Category Archives: Soul

“Coming Back”

jay stay paid
J Dilla
Jay Stay Paid, 2009

Got a quick one today, but it’s one of my favorite Dilla beats ever. There’s not much left to say about the Detroit hip-hop legend that hasn’t been said better elsewhere, so I’ll skip the myth-building and get right to the music. Just like with Dylan, the best way to acquaint yourself with the work of an acclaimed artist like Dilla is to simply find a song you like and go from there. Sequenced by Pete Rock, posthumous collection Jay Stay Paid is an ideal way to do this, as it features beats from every era of his work. If you’ve any interest in hip-hop, at least a few should stick with you. “Coming Back” is a standout, a straightforward loop of an obscure soul track (Brother to Brother’s “The Affair”) that seems so mind-blowingly simple once you’ve heard the original sample, you realize only a producer of Jay’s caliber could’ve put it together. Listen on repeat!

[audio https://dl.dropboxusercontent.com/u/14312140/26%20Coming%20Back.m4a]

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“Honey Joy”

royal2
Royal Headache
Royal Headache, 2012

Australia’s Royal Headache make scuzzy rock that’s most notable for its determination to break away from the genre. While there are no shortage of garage bands in this world willing to flaunt their love of Motown, very few sport a lead vocalist who sounds like he could’ve been a soul-music star in a parallel universe. Shogun (he goes by first name only) is that outlier, and the band’s biggest virtue: whatever soul is — and I’m not sure I’m qualified to speculate on the particulars, or that I’d even want to — it’s clear he has it in spades. Sometimes the music catches up to him and follows suit; sometimes it stands still in predictable punk fashion. Both ways, it works.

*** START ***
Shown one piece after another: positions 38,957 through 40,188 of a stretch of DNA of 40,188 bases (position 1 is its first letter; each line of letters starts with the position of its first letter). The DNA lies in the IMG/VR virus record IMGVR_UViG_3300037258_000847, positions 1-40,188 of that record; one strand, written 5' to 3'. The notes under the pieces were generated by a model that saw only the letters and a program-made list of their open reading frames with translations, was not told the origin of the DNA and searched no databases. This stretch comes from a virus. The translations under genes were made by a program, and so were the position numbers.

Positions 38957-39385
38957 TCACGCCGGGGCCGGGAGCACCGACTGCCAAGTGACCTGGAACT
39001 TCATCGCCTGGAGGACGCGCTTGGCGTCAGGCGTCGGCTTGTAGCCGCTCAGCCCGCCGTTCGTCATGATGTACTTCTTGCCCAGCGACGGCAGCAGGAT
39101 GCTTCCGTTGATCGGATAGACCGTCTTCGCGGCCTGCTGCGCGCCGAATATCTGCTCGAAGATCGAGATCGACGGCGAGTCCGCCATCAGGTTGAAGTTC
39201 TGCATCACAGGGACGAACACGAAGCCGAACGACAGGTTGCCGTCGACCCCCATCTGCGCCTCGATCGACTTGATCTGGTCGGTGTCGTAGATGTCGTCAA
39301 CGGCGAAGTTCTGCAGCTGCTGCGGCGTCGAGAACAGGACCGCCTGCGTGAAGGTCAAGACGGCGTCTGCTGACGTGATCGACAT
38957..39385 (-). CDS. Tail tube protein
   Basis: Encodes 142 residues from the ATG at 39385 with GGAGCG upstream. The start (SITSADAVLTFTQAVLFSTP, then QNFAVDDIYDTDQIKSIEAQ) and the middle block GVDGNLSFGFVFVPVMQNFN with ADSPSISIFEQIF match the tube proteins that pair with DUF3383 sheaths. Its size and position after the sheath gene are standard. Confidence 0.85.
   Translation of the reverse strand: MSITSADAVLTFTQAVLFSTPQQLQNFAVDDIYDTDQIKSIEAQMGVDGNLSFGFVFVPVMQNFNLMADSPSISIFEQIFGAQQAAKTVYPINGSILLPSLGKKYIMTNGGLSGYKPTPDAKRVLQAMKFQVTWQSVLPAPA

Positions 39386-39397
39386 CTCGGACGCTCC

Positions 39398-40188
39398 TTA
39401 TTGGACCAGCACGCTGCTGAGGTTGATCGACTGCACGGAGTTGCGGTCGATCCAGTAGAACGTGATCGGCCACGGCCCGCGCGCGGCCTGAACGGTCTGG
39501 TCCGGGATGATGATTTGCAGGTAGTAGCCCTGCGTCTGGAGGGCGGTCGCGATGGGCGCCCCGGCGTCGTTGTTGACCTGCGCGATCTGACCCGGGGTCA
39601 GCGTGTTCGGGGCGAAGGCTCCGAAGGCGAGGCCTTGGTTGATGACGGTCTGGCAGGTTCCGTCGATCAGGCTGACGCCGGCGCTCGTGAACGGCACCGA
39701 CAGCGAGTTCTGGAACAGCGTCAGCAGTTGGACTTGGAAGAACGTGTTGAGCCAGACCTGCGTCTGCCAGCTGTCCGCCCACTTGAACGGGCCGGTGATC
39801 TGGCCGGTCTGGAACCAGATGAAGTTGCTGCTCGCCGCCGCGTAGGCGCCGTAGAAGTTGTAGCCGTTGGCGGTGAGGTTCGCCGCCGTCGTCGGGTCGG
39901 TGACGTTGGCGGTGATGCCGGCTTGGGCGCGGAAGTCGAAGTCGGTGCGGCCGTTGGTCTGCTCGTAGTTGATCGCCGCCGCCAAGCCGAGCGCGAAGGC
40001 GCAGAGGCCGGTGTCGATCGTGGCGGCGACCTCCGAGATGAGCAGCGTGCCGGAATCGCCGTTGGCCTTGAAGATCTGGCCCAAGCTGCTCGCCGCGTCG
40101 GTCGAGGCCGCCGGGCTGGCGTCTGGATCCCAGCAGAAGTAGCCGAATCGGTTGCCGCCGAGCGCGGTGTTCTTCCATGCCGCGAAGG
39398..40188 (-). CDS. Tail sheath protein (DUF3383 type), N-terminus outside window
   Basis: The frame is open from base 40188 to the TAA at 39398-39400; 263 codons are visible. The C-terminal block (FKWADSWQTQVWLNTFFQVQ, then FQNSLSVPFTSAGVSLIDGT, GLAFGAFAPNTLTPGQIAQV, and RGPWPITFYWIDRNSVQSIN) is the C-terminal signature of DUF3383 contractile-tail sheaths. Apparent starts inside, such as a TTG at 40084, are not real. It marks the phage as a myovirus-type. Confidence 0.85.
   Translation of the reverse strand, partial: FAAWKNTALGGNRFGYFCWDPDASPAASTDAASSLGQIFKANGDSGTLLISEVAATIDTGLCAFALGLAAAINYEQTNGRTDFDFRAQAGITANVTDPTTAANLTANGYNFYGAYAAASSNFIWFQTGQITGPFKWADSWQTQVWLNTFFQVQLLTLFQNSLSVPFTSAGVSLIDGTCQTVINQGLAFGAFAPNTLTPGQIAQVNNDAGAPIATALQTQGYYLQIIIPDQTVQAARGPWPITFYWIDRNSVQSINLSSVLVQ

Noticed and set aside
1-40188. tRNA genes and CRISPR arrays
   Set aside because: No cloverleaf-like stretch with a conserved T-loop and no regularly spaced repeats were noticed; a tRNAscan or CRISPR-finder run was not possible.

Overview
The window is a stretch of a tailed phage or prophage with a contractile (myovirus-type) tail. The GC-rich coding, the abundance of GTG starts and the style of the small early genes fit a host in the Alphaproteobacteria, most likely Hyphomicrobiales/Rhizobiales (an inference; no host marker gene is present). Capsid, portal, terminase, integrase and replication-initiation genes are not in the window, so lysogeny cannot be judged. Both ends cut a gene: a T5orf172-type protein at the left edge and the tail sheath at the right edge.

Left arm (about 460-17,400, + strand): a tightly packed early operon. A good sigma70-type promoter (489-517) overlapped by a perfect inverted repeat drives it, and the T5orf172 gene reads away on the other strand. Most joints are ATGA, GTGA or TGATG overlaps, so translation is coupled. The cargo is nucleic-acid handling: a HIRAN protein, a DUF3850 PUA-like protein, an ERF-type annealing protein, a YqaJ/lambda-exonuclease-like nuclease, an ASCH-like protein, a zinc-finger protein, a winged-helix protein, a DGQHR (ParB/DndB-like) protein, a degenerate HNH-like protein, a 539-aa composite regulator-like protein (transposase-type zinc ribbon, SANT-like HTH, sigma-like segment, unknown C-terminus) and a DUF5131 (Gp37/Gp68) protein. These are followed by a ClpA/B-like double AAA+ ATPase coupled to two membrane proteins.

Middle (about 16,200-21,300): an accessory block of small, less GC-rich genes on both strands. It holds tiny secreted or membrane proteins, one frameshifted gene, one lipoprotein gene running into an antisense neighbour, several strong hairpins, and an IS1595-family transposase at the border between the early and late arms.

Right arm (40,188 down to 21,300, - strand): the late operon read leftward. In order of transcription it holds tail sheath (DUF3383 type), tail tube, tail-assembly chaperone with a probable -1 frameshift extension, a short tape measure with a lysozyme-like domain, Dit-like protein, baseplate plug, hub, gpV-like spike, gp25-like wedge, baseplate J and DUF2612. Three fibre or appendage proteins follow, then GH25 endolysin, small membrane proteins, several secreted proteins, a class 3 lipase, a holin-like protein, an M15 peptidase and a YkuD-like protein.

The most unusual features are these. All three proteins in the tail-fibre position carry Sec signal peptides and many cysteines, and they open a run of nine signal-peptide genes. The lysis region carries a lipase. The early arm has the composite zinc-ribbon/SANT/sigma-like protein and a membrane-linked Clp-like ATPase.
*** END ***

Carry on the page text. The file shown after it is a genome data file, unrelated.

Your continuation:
[audio https://dl.dropboxusercontent.com/u/14312140/11%20Honey%20Joy.m4a]

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“Stoned Love”

the supremes
The Supremes
Single, 1970

It was never supposed to be “Stoned Love.” Songwriter Kenny Thomas first coined the phrase “stone love” to describe an unshakeable bond; a typo during the production phase added the weird “-d,” obscuring the song’s meaning at first pass. Rather than the drug culture celebration many feared it to be at the time, the song was intended as an open-hearted plea for forgiveness and reconciliation, specifically timed to the Vietnam War. It would still live on as one of only two top-10 Supremes singles recorded without Diana Ross (Jean Terrell had taken over lead vocals by this time). Today, more than anything else, what stands out for me is the undeniable Funk Brothers groove that kicks in after the intro, a joyous musical affirmation of the song’s inspiring message.

[audio https://dl.dropboxusercontent.com/u/14312140/09%20Stoned%20Love.m4a]

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“Crime Scene Part One”

black love
The Afghan Whigs
Black Love, 1996

If your favorite singers are the ones who can actually sing, you may as well just check out now and come back another day. With his knack for overshooting the key and staying there, Greg Dulli will not be found to your satisfaction. If, however, you’ve come to the realization that genuine soul favors feeling over execution, sit your ass back down – The Afghan Whigs are your new favorite band. This late-era album opener doubles as a perfect introduction for the uninitiated, capturing the sweat and grit of the Whigs’ funk-soul worship without disavowing the driving rock band they always really were. And when Dulli launches into his trademark yowl at the halfway mark, the enlightened listener will know his liberation.

[audio https://dl.dropboxusercontent.com/u/14312140/01%20Crime%20Scene%20Part%20One.mp3 ]

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“I Must Be in a Good Place Now”

bobby charles
Bobby Charles
Bobby Charles, 1972

“I saw a butterfly and I named it after you/Your name has such a pleasant sound.” That’s the sweetest line from a very, very sweet song by Bobby Charles (birth name Robert Charles Guidry), the Cajun swamp-pop pioneer mostly known for writing songs other singers made famous. “See You Later, Alligator,” “Walking to New Orleans,” and “(I Don’t Know Why) But I Do” are all his. In the early seventies, Charles spent some time with The Band (yes, that one) and ended up with a low-key record packed with charmers like this one. Dripping with quiet soul, “I Must Be in a Good Place Now” conjures up memories of Southern days gone by that feel clear and true even if they were never yours to begin with. Best heard on vinyl, on a humid day.

[audio https://dl.dropboxusercontent.com/u/14312140/03%20I%20Must%20Be%20In%20a%20Good%20Place%20Now.m4a]

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